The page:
Jorge Posada, C — Caught for the Yankees during their late 1990s dynasty, has 231 homers and 916 RBIs…276 BA

Johan Santana, P — 119-58 lifetime, 3.11 ERA, Cy Young winner with Twins in 2004, 2006, now pitches for Mets

Omar Vizquel, SS — Known as a slick fielder with 11 Gold Gloves, he has collected nearly 2,700 hits and 400 SBs

Nine Years And Counting

Albert Pujols, 1B — 353 HRs, 1066 RBIs, .332 BA, NL MVP 2005, 2008 with Cardinals, NL batting champion in 2003

Ichiro Suzuki, OF — 1936 hits, .332 BA, 334 steals, AL MVP in 2001 with Mariners, AL batting champ in 2001, 2004

Ineligible Juicers

Jason Giambi

Manny Ramirez

Alex Rodriguez

Ivan Rodriguez

Gary Sheffield

Lords Of The Ringless

Best Players Never to Win a World Series

Why is Ernie Banks smiling? He won’t like this list.

It’s the club nobody wants to belong to, like the best golfer never to win a major club or the guy at the front of the line when the ticket counter closes.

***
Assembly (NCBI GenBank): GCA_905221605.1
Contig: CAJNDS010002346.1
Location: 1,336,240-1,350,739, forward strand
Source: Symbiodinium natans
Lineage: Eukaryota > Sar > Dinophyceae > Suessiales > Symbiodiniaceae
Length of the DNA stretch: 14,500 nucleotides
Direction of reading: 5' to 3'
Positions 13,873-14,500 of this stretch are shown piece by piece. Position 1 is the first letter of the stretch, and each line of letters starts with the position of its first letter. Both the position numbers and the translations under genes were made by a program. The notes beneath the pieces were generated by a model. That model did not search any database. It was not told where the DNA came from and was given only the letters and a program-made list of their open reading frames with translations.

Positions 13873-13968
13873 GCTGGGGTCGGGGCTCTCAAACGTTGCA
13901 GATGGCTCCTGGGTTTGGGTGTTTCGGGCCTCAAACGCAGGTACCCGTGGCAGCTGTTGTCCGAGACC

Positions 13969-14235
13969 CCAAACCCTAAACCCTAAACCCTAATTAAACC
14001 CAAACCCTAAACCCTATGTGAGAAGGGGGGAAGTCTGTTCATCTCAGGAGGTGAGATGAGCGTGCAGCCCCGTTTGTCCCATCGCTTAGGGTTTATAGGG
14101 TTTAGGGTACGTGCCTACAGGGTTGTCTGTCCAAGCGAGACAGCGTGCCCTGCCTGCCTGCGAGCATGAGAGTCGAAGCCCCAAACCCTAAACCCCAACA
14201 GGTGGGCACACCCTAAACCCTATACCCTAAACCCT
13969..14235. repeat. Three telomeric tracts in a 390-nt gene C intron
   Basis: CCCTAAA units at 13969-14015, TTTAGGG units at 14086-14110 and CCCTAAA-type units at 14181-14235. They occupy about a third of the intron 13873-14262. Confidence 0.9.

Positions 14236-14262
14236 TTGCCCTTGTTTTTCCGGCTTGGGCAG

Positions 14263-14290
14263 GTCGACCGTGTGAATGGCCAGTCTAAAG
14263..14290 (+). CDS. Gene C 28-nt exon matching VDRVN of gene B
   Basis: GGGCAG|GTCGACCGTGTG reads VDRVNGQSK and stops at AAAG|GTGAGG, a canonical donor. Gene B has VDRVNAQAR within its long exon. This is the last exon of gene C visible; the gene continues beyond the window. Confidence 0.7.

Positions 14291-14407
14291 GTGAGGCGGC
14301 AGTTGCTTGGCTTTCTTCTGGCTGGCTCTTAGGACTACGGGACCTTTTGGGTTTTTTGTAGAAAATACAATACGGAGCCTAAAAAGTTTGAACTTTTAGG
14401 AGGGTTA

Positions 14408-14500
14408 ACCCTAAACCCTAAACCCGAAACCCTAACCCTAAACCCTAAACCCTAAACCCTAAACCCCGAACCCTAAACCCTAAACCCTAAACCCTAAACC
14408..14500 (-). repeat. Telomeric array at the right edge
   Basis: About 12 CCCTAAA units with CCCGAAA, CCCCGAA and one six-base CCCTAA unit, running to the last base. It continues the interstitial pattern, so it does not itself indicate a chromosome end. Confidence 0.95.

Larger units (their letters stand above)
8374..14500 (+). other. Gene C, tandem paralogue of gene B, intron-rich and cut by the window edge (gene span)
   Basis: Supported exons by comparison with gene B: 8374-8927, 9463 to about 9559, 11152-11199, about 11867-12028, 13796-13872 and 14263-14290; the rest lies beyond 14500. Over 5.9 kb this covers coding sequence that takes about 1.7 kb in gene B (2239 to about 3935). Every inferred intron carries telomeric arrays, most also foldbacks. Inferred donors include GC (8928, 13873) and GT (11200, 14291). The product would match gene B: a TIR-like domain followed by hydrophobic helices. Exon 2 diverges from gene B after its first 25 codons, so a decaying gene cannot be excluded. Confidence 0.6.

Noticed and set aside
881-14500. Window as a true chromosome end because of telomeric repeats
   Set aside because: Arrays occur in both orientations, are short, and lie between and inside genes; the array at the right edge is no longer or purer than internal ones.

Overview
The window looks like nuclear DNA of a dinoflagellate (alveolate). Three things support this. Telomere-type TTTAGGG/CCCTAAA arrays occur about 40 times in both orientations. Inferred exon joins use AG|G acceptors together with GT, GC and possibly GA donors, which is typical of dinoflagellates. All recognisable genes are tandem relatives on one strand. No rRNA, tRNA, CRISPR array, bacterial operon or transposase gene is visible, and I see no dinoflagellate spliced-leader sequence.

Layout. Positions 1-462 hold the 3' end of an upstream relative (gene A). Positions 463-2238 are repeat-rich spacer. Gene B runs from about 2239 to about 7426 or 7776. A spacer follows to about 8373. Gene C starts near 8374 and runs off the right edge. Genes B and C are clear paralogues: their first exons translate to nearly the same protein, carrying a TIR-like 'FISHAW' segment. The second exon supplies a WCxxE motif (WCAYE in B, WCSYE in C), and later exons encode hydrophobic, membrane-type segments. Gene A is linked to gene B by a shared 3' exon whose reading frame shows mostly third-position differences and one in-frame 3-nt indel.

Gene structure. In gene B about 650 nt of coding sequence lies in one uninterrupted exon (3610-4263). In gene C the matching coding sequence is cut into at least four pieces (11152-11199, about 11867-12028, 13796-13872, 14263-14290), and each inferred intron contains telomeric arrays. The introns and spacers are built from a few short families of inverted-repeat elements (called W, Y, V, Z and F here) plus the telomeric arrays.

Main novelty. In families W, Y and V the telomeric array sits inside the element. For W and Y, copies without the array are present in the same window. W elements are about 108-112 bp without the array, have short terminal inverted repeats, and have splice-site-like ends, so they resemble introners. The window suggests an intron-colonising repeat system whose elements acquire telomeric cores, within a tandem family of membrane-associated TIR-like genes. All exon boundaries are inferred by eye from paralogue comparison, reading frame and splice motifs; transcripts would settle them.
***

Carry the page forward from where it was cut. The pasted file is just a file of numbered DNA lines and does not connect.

Just not good enough. Close but no cigar. Losers. No player wants to be on this list. They’re The Lords Of The Ringless.

Ever wonder who are the best baseball players never to win a World Series?

Almost all of them are Hall of Famers, who will be someday. They’ve won dozens of batting titles, hit thousands upon thousands of home runs, earned MVPs, Cy Young Awards and Gold Gloves and achieved milestones such as .400 averages, 500 home runs, 3,000 hits, 300 wins, 500 steals and 500 saves, just to name a few

They’ve won it all….except for a championship.

Some came close. Rube Marquard pitched in 5 World Series, came up on the wrong side every time. Don Sutton, the winningest pitcher on this list, and Gabby Hartnett who hit a famous home run in the dark in 1938 to get the Cubs into the World Series, each played in 4 World Series and lost every one.